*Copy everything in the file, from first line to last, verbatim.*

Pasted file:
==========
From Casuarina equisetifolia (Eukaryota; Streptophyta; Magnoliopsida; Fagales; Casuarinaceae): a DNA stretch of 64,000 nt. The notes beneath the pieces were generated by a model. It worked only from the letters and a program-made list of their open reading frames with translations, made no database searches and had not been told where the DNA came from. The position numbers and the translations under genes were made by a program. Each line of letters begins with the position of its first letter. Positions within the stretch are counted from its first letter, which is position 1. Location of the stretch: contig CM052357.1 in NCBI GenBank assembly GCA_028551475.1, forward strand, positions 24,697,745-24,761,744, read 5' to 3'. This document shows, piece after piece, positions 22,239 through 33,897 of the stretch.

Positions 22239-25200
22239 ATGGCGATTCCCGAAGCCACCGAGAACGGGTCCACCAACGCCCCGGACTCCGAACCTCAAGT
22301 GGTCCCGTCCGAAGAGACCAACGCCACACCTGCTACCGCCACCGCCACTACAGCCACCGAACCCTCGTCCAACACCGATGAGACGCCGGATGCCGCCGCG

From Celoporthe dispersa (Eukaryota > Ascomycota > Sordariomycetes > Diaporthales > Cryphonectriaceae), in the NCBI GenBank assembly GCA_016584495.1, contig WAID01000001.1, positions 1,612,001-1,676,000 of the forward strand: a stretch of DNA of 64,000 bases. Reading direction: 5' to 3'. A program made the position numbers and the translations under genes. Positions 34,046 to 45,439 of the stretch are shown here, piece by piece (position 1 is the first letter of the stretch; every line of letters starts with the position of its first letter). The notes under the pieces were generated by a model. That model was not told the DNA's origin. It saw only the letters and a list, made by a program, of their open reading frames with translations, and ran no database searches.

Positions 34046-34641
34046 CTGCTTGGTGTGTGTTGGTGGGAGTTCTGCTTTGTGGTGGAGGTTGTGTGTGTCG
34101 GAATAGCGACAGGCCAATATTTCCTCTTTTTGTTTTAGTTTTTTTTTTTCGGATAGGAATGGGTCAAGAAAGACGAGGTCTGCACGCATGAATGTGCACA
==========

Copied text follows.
From Casuarina equisetifolia (Eukaryota; Streptophyta; Magnoliopsida; Fagales; Casuarinaceae): a DNA stretch of 64,000 nt. The notes beneath the pieces were generated by a model. It worked only from the letters and a program-made list of their open reading frames with translations, made no database searches and had not been told where the DNA came from. The position numbers and the translations under genes were made by a program. Each line of letters begins with the position of its first letter. Positions within the stretch are counted from its first letter, which is position 1. Location of the stretch: contig CM052357.1 in NCBI GenBank assembly GCA_028551475.1, forward strand, positions 24,697,745-24,761,744, read 5' to 3'. This document shows, piece after piece, positions 22,239 through 33,897 of the stretch.

Positions 22239-25200
22239 ATGGCGATTCCCGAAGCCACCGAGAACGGGTCCACCAACGCCCCGGACTCCGAACCTCAAGT
22301 GGTCCCGTCCGAAGAGACCAACGCCACACCTGCTACCGCCACCGCCACTACAGCCACCGAACCCTCGTCCAACACCGATGAGACGCCGGATGCCGCCGCG

From Celoporthe dispersa (Eukaryota > Ascomycota > Sordariomycetes > Diaporthales > Cryphonectriaceae), in the NCBI GenBank assembly GCA_016584495.1, contig WAID01000001.1, positions 1,612,001-1,676,000 of the forward strand: a stretch of DNA of 64,000 bases. Reading direction: 5' to 3'. A program made the position numbers and the translations under genes. Positions 34,046 to 45,439 of the stretch are shown here, piece by piece (position 1 is the first letter of the stretch; every line of letters starts with the position of its first letter). The notes under the pieces were generated by a model. That model was not told the DNA's origin. It saw only the letters and a list, made by a program, of their open reading frames with translations, and ran no database searches.

Positions 34046-34641
34046 CTGCTTGGTGTGTGTTGGTGGGAGTTCTGCTTTGTGGTGGAGGTTGTGTGTGTCG
34101 GAATAGCGACAGGCCAATATTTCCTCTTTTTGTTTTAGTTTTTTTTTTTCGGATAGGAATGGGTCAAGAAAGACGAGGTCTGCACGCATGAATGTGCACA